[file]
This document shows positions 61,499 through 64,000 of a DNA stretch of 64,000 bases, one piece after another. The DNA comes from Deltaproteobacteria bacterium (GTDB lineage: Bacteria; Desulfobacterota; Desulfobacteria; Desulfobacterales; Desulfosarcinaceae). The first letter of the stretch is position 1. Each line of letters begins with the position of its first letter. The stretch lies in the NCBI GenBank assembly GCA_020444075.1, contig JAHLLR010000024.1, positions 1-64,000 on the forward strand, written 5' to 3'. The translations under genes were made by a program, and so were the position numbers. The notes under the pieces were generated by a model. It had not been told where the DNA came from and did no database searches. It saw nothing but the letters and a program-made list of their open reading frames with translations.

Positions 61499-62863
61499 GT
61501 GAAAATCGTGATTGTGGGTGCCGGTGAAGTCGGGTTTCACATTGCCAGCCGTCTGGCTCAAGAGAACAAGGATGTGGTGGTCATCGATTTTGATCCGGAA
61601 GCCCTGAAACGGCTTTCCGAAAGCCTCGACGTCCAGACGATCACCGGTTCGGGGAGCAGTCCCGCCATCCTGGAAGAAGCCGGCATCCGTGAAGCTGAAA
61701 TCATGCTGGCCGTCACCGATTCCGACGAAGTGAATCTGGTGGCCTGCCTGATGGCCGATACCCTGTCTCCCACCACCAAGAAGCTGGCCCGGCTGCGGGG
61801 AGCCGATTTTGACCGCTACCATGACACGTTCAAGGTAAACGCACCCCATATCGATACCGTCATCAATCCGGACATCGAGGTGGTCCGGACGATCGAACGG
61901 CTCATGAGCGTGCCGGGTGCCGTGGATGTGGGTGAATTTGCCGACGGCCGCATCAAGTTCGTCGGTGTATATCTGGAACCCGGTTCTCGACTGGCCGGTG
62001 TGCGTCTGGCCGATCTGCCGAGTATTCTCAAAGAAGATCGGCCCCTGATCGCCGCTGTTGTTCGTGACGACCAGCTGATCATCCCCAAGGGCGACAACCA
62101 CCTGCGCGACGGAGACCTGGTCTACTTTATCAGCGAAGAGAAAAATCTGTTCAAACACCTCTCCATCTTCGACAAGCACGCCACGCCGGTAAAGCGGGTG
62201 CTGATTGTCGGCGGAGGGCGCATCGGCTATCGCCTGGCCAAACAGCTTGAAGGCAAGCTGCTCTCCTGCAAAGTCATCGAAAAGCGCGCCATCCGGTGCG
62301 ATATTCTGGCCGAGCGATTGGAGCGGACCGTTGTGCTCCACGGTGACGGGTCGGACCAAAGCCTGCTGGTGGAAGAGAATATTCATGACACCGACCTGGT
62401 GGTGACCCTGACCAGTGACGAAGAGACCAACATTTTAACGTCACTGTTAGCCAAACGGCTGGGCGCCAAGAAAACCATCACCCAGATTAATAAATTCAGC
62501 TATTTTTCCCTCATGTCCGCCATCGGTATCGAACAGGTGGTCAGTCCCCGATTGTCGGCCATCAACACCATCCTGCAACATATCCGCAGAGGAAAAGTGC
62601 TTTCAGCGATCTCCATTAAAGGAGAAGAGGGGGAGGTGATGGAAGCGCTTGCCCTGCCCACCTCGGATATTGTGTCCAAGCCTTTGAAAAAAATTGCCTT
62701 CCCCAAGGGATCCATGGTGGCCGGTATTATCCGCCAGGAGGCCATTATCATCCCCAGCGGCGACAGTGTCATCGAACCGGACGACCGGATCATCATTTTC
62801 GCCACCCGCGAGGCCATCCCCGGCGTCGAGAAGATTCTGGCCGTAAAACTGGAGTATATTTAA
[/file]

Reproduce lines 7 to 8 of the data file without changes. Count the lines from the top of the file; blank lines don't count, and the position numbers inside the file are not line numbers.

61801 AGCCGATTTTGACCGCTACCATGACACGTTCAAGGTAAACGCACCCCATATCGATACCGTCATCAATCCGGACATCGAGGTGGTCCGGACGATCGAACGG
61901 CTCATGAGCGTGCCGGGTGCCGTGGATGTGGGTGAATTTGCCGACGGCCGCATCAAGTTCGTCGGTGTATATCTGGAACCCGGTTCTCGACTGGCCGGTG